If we whisper plaintively, "Please will you come, please will you come," it will likely have the opposite effect, making it more difficult for our invitee to make the hoped-for historic appearance. So while I understand this very Japanese delicacy and sensitivity, let me be direct; blunt, even:
President Barack Obama, please come to Hiroshima. Come without fail.
And when you are there, lend your ears to the stories of the survivors. Take in that atomic-bombed city with every one of your five senses. That is what I want. And I ask that you do these things when you come to Japan for the Ise-Shima Group of Seven (G-7) summit in May this year.
Perhaps I'm being presumptuous. I am, after all, nothing but an obscure newspaper reporter. However, when I was posted to this paper's Washington bureau, on visits to the Department of Defense I would often look at the old American newspapers hung on a wall near the press briefing room. One of them was a front page from August 1945, trumpeting the destruction of 60 percent of a Japanese city (Hiroshima) with just a single bomb. Rather than conveying the utter horror of that event, I thought the article portrayed the atomic attack as a military victory.
There is a real difference in Japanese and American thinking there. The U.S. believes the bombing ended World War II more quickly, that while it burned the heart out of Hiroshima it also saved countless lives. President Obama, you yourself have not let that argument lie undisturbed. In 2009, you advocated a world without nuclear arms. In 2012, you said that the U.S. has a "moral obligation" to lead world nuclear disarmament as "the only nation ever to use nuclear weapons." Those words were truly wonderful.
Mr. President, the philosopher Reinhold Niebuhr -- a man you have said you admire -- wrote in his 1952 work "The Irony of American History": "Could there be a clearer tragic dilemma than that which faces our civilization? Though confident of its virtue, it must yet hold atomic bombs ready for use so as to prevent a possible world conflagration. It may actually make the conflict the more inevitable by this threat; and yet it cannot abandon the threat." A "tragic dilemma" indeed.
In 2007, former Secretary of State Henry Kissinger and three other American elder statesmen signed a joint appeal for the abolishment of atomic weapons. With the Cold War over, there was no longer any need for nuclear deterrence, and the growing possibility that a warhead may find its way into terrorist hands made the terrible devices far too dangerous to keep, the four men wrote. These thoughts were built on at the Nuclear Security Summit held just days ago in Washington. There is no other way to truly save our species than to completely abolish nuclear arms.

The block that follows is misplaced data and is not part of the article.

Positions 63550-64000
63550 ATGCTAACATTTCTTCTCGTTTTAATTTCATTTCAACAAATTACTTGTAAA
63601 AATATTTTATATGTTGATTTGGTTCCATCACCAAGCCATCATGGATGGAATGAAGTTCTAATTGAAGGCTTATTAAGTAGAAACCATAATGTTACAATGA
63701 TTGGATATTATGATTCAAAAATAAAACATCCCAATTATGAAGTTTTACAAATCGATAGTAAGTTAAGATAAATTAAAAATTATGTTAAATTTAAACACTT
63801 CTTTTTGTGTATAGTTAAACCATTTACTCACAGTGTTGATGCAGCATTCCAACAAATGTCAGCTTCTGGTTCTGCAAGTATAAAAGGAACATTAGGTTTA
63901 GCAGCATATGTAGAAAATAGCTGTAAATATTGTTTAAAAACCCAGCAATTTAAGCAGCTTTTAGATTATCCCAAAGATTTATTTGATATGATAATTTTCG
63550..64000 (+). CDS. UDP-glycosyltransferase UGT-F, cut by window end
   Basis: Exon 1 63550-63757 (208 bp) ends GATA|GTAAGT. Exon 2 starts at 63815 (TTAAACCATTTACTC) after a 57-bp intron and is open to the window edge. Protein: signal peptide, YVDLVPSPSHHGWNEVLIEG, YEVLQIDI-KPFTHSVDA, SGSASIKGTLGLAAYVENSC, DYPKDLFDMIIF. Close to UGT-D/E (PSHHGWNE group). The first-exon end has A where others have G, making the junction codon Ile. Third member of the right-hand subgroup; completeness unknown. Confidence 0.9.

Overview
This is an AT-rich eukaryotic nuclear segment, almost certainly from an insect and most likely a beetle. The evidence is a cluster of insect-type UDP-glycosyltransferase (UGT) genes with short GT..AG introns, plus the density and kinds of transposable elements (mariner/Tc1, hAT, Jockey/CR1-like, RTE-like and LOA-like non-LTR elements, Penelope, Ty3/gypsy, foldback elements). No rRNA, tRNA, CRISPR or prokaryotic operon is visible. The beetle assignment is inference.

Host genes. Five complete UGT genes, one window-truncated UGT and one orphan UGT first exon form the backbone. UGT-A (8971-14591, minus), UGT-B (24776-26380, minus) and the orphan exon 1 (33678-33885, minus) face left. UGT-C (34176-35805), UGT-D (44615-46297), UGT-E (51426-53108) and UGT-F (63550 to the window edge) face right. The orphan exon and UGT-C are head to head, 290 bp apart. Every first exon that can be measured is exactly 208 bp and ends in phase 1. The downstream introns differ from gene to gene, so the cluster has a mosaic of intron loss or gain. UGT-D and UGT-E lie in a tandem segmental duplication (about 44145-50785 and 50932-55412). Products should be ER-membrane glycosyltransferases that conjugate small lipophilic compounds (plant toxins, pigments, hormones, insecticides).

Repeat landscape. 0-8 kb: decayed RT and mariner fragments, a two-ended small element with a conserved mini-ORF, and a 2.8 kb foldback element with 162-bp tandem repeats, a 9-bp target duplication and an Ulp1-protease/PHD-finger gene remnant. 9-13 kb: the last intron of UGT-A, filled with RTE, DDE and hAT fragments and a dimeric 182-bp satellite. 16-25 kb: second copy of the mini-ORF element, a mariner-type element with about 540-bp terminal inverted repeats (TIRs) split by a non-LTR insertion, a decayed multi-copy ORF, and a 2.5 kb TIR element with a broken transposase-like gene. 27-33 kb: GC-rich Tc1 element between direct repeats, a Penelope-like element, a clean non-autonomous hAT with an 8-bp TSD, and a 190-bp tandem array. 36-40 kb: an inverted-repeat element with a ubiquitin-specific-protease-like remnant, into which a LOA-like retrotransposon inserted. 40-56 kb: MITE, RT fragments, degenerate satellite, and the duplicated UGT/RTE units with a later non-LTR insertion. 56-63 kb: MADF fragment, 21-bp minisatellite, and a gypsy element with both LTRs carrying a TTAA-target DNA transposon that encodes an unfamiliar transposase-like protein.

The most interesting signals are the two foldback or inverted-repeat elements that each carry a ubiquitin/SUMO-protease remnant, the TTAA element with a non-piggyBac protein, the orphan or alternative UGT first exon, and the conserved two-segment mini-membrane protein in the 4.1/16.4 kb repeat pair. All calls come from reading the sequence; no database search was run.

There are, however, ever greater forces pushing in the opposite direction. Memories of the Cold War, when nuclear-armed powers rose to predominance, have given rise to countries determined to develop such weapons themselves, like North Korea. What's more, last year Russian President Vladimir Putin said he was readying his country's nuclear arsenal. Then, at a conference last year to try and rekindle Non-Proliferation of Nuclear Weapons (NPT) treaty talks, China slammed Japan's call on world leaders to visit the two nuclear bombed cities of Hiroshima and Nagasaki, condemning Japan for playing the part of a war victim.
Japan is the only country in the world to have suffered a nuclear attack. The average age of the survivors is over 80. To say that it's historical revisionism for these people to tell their stories is in itself revisionist. Ah yes, and there is also a famous individual from the United States calling for Japan and South Korea to acquire their own nuclear arsenals. The historical moment for nuclear disarmament is fading, and the world continues to drift on dangerous currents.
That's why it is so significant that the G-7 foreign ministers will lay flowers in Hiroshima. I believe that the American people will understand if you, too, visit Hiroshima. They will understand because a presidential visit would not be about our two nations' past, but about how to deal with the atomic threat faced by all humanity.
Mr. President, use a visit to Hiroshima to somehow shift our species from the dangerous course we find ourselves on. I am ill-mannered, and I beg your patience for my presumptuous words. But I truly and deeply believe that the road to a nuclear weapons-free world must pass through the cities scorched by atomic fire. (By Hiroshi Fuse, Editorial Writer and Expert Senior Writer)